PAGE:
Real history figures play key parts in the Belle Bannon mystery-thriller series, and from time to time the blog will offer a vignette of one such character who will either directly or sometimes posthumously provide key clues to Belle as she attempts to solve a mystery and save the day.
Maria Hovenden Halpin
The Sundance Revenge (Belle Bannon book 1)
Maria Hovendon, born in 1838, was the daughter of a Brooklyn cop. She grew to just under five foot eight inches, very tall and statuesque for a woman of her era. She had blue eyes, a thin waist and a “womanly figure.” As a young woman she married Frederick Halpin,Jr., a bookbinder, and had two children: Freddie, born in 1863, and Ada in 1865.
Frederick contacted tuberculosis (then called consumption), a disease with an 80 per cent mortality rate. He died in 1870 leaving Maria, at thirty years old, with two children under seven. She worked as a saleslady at the Iron Palace, a New York City department store. Less than a year later, Maria was offered an opportunity to leave New York and assume a more prestigious position at a new store opening in Buffalo, then the fourth largest city in the country. She temporarily left her daughter with her late husband’s family and took Freddie to Buffalo. There she flourished in her new position. Her fluency in French and her statuesque beauty made her very popular with the social set. She joined St. John’s Episcopal Church, and her social standing grew.
Certain rules of grieving prevailed, and Maria followed them to the letter. For an extended period of the a widow not only had to wear black, but also a veil. After an appropriate time passed, Maria graduated to the second stage—no veil, but dark colored clothing containing elements of black.
Some time later, a mutual friend introduced her to Grover Cleveland, then the Sheriff of Erie County, and Cleveland subsequently made his desires know to court her. She checked with her friends at the church who assured her that Cleveland was a good, honorable man.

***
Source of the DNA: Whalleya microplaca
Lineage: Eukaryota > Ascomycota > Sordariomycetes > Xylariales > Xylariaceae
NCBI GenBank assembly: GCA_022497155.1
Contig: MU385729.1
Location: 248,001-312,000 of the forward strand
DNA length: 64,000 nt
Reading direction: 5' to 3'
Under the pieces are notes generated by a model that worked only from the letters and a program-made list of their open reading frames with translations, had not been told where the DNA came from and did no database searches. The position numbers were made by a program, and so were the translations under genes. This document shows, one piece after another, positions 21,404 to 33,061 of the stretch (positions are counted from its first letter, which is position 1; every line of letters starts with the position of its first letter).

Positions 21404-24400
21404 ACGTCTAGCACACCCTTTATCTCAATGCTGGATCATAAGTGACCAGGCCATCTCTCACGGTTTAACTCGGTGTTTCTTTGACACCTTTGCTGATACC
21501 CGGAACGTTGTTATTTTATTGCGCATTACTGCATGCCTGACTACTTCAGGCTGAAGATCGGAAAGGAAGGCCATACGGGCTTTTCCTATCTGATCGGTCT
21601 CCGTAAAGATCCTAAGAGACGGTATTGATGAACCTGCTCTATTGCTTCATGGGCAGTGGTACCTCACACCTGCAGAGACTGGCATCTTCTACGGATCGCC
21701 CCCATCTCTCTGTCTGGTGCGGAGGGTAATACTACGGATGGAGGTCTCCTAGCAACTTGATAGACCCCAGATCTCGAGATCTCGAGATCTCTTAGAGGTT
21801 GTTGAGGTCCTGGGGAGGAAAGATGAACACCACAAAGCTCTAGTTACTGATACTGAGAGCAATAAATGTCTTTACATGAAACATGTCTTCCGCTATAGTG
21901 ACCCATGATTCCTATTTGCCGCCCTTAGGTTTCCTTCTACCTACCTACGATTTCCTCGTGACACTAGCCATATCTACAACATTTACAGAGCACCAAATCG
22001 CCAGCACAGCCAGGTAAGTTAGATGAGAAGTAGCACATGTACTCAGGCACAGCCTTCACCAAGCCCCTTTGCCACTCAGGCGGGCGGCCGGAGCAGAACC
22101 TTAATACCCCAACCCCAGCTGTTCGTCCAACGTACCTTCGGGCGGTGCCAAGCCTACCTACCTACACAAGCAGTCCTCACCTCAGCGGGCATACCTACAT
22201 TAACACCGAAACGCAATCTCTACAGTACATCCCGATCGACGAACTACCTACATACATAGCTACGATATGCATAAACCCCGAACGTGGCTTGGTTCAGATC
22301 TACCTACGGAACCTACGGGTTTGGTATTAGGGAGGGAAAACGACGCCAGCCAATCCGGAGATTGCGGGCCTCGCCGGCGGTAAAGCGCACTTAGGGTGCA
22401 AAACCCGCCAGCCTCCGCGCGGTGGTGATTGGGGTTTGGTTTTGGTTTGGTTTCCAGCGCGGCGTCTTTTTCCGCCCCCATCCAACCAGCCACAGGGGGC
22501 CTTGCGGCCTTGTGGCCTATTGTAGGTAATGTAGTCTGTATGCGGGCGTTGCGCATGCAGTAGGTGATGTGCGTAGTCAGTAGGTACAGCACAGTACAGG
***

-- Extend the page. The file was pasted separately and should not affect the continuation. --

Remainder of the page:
On December 15, 1873, Maria still lived with her son, Freddie, at a rooming house on Swan Street. That evening she left her residence and walked down Swan Street on her way to a birthday party. She ran into Cleveland who lived only a few blocks away. Cleveland invited her to dinner. She initially refused and explained that she was expected at the party. Cleveland, by all accounts a charming man, persuaded her to join him, and the had an enjoyable dinner at the Ocean Dining hall, a well-known restaurant featuring great seafood, steaks and an extensive wine list.
Cleveland walked her back to her room, and after a chaste kiss, according to Maria, suddenly grabbed her, threw her on the bed, and “had his way with her.” When she threatened to go to the police, he threatened to ruin her. She swore never to see the man again.
That changed two months later when she found out she was pregnant. Cleveland confided to a minister that the encounter was consensual, and he wasn’t sure he was the father as Maria had been having many relations with other men, a charge Maria vehemently denied. Maria had to leave her job. Cleveland offered a bare stipend to help out. On September 14, 1874, Maria gave birth to a baby boy at Buffalo’s only hospital for unwed mothers. The doctor who delivered the child was a friend of Cleveland’s, Dr. James King. She named the child Oscar.
Fearful that the event could ruin his political career, Cleveland arranged with Dr. King to declare Maria insane. King and two other men ripped the child from Maria’s arms, and sent her to an asylum. King ultimately adopted the baby and changed its name to his own. (The child would later grow to become a prestigious obstetrician in Buffalo.)
When Cleveland ran for president, his opponent found out about Maria and the child, and tried to use the rape allegations against Cleveland. Cleveland countered by paining Maria as a lunatic, a drunk and a whore. Cleveland won the election. Maria later left Buffalo, disgraced and heartbroken. She subsequently remarried, but the shame of the events in Buffalo followed her wherever she went.
She died on February 6, 1902 in Rochester, New York. Her last words allegedly were: “Let everything be quiet. Let me rest.”
In The Sundance Revenge Maria left a diary that Belle ultimately discovers and leads her to a key clue as to who is responsible for a string of murders during the Sundance Film Festival.
Can you imaging what would’ve happened today in a #metoo environment?
A principal source of my research into Maria’s life came from Charles Lachman’s book, A Secret Life: The Lies and scandals of President Grover Cleveland (Skyhorse, 2011). Lachman’s book, while non-fiction, reads like a thriller, and I strongly recommend it to anyone who wants to learn more about Maria Halpin and Grover Cleveland.